Review: The Day I Became an Autodidact

698417The Day I Became an Autodidact: And the Advice, Adventures, and Acrimonies that Befell me Thereafter

Kendall Hailey

288 pages

Published in January 1989 by Delta

Source: Public library

A few days ago, I started reading The Day I Became an Autodidact by Kendall Hailey. Hailey, the daughter of a playwright and novelist, decided to graduate from high school a year early at the age of 16. Her turning point came when days after tenth grade ended, her school sent out a mandatory summer reading list. I don’t blame her. After being told what to read, what to write about, and what classes to take, the last thing anyone wants to do is slave away during the summer. I remember not wanting to do that during the school year.

So Hailey calls it quits with school and decides to become an autodidact, learning everything she needs to know through books. She reads Madame Bovary and Anna Karenina, Vile Bodies and Great Expectations. She takes trips with her family, reads, and takes more trips.

It’s great and all but I soon found myself wanting more. Part of the problem has to do with the fact that Hailey doesn’t do anything but read. Coming from a well-to-do family, the author doesn’t have to do anything she doesn’t want to but it doesn’t make for a good story. I DNFed the book after reading sixty pages, so I can’t tell you if she ever does anything out of her comfort zone. Within the pages I read, she doesn’t volunteer, search for others like herself, or anything. What’s the point of educating yourself if you’re going to stay in a bubble? Granted, the memoir was written in the late 1980s and Google wasn’t a click away.

Maybe the problem is that I’m not the right target for this book. I mean, I love reading. If I could, I would read all day long, except I can’t. That’s why read-a-thon days and various breaks are like Christmas to me. Even while writing this post, I had to stop and play Legos with one kid and make a snack for another one.

It doesn’t matter.

Hailey’s thoughts are insightful at times and I found a few paragraphs that I want to photocopy. That wasn’t enough for me to want to finish this book. My rating: 2.5 out of 5 stars. It’s okay.


About Vasilly

Mother, daughter, sister, college student, bookworm, lover of chocolate and coffee.
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13 Responses to Review: The Day I Became an Autodidact

  1. Care says:

    Hi, the reviews of this on goodreads are rather interesting – many voice the same displeasure as you do. Have I ever told you about a lady I met once who told me her daughter was home-schooled and so I asked about how she set up the curriculum? She told me that she didn’t have a thing to do with it – the daughter did it all herself. I was amazed! She is now a college graduate and I don’t know much else. I am attracted by people who walk their own paths and have the confidence to march to that different drummer.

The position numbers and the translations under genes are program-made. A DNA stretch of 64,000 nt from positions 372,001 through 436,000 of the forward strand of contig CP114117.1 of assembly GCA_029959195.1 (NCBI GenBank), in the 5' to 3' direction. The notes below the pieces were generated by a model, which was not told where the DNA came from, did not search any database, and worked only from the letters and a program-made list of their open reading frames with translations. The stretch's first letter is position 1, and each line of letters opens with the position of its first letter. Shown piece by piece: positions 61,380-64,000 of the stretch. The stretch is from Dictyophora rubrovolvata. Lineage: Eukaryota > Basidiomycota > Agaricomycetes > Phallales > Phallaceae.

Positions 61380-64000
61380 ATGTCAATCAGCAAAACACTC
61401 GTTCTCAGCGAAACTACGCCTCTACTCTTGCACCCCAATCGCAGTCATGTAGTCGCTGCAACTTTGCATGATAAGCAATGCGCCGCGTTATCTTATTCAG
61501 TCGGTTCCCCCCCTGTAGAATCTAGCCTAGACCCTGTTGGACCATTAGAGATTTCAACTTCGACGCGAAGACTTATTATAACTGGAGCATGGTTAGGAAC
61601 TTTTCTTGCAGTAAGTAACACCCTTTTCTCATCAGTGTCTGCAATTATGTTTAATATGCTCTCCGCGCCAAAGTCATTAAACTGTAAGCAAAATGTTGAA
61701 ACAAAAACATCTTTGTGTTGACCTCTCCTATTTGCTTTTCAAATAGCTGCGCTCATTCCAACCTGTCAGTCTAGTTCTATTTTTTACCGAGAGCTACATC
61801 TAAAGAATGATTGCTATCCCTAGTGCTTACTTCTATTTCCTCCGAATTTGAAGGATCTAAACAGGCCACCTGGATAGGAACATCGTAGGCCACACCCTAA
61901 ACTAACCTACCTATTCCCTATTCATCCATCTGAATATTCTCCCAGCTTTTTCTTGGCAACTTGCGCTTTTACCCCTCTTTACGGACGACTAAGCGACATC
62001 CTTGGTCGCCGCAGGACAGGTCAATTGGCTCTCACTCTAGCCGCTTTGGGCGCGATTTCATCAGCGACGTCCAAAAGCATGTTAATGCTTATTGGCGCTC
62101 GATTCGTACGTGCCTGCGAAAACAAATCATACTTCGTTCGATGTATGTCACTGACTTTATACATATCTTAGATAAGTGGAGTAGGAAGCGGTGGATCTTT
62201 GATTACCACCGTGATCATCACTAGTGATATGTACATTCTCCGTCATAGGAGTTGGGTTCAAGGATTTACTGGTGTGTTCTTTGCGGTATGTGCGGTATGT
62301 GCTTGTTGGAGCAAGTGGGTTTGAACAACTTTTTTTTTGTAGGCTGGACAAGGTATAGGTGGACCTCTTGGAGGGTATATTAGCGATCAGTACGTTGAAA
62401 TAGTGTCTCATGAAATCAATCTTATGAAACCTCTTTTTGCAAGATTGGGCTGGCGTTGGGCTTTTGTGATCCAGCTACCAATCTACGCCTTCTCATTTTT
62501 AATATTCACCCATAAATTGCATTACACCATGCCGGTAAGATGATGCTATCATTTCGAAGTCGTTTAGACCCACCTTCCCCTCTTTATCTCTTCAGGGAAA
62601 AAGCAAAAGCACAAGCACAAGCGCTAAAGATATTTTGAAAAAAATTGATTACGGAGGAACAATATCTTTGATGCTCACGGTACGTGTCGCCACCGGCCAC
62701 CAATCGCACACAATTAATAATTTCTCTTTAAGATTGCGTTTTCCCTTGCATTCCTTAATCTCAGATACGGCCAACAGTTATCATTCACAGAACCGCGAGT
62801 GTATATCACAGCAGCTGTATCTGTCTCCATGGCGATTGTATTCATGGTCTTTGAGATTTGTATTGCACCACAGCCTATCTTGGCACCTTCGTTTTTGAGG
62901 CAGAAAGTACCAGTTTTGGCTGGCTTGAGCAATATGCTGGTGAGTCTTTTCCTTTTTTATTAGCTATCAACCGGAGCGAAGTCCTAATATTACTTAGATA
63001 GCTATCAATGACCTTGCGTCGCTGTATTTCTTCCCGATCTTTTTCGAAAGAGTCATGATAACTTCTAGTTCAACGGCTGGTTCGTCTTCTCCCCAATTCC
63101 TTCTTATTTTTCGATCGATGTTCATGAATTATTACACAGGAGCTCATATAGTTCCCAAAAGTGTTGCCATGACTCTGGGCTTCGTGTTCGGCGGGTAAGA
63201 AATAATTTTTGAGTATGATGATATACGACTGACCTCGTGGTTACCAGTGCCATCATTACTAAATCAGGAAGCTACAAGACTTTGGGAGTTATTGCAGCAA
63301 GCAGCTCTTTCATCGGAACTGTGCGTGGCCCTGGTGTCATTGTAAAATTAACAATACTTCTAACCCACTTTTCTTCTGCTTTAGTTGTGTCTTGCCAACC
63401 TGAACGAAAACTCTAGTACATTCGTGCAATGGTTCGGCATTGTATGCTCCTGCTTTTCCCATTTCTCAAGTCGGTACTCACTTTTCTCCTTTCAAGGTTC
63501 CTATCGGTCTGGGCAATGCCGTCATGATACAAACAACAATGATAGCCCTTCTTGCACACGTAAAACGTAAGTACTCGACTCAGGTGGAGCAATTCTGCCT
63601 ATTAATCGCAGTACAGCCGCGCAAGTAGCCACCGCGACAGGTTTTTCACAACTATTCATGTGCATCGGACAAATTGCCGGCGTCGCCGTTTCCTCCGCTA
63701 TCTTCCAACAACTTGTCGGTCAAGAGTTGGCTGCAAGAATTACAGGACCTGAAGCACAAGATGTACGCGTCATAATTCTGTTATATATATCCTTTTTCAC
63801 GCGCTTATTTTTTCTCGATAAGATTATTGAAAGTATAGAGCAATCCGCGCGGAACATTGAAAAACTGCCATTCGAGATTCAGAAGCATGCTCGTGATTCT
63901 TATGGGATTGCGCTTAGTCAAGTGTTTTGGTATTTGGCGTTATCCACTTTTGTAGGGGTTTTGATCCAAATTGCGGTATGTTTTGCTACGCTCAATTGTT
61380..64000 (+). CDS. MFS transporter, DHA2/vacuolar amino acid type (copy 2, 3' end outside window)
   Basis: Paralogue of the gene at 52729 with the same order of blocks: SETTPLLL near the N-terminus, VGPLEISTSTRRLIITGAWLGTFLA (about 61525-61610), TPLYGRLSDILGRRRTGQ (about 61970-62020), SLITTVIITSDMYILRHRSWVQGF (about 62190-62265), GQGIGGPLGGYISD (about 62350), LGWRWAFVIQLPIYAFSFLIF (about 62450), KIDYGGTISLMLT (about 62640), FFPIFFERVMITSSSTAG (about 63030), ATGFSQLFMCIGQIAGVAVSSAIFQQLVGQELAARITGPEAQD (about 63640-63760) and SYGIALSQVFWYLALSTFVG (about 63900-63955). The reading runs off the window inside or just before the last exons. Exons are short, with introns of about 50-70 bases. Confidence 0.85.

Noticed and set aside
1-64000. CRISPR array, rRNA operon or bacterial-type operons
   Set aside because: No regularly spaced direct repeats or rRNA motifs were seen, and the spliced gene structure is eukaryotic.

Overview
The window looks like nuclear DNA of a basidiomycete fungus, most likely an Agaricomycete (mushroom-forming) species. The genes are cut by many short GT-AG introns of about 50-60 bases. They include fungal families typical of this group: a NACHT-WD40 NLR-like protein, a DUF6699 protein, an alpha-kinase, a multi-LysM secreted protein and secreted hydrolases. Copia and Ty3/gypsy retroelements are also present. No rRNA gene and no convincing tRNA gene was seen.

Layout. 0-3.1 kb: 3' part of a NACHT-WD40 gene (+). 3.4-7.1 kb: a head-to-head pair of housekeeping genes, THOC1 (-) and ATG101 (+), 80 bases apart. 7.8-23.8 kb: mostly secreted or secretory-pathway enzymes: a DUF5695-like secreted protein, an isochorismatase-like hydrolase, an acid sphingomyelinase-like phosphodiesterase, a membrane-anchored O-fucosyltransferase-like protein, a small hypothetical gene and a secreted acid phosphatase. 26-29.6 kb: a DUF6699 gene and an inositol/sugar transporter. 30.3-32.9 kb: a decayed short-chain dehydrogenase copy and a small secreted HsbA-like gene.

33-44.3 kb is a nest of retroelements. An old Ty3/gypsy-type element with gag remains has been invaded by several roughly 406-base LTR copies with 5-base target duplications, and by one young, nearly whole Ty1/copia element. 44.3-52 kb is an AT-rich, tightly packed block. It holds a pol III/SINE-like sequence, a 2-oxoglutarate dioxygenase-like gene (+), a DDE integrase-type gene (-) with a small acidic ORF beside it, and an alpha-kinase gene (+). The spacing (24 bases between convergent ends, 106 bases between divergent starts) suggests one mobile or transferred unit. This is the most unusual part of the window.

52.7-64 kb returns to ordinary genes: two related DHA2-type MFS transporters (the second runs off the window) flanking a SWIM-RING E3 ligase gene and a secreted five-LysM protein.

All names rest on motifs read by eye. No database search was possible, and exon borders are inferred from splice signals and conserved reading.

2. Heather says:

    I’m torn! This sounds so good! But you didn’t like it! Ugh. I guess I’ll give it a try if I run across it, but I won’t actively seek it out.

  3. Belle Wong says:

    I’m feeling the same as Heather. It sounds good, but you didn’t like it! I have too much on my tbr already, so I’ll probably not be adding this title to it.

  4. readerbuzz says:

    It sounds like a book I’d like but I see why it disappointed you.

  5. Beth F says:

    I’d likely DNF too — even without the Internet, she could have sat in on a class at college, volunteered somewhere, visited a museum, wrote a letter to an expert … There is more to learning than books. Wasn’t it Twain who warned about being a “fool for books”?

  6. I love books more than is rational but I also know that there’s more to life…especially if you are trying to self-educate. Hmmm. I’m interested in her journey though.

  7. I can see liking this pursuit in theory but not in reality. If the reading leads no where – not to new people or places or expanded horizons – then it seems a little self-serving as well as problematic in that those views gleaned from books are never challenged by different perspective. On to the next book! 🙂

  8. Athira says:

    It would be awesome to be able to sustain oneself on a lifestyle like that! I am really curious to know what she does with all she learned through books, and whether it is even a practical option (to me head, nop, but if she wrote a memoir about it, then something must have happened).

  9. What Frances said! Because I’m stumbling all over my own comment.

  10. joyweesemoll says:

    I read this in the 80s when it was new. I can’t remember, now, if she gets out of her house, eventually. Mostly, I just liked the idea of the thing. It started me on a lifelong habit of setting up little learning projects for myself and not feeling too weird about it.

  11. I’m sure there are many people doing studies on all these home-schooled children we have around us now. It will be interesting to see what becomes of them.

    But I won’t be reading this book.

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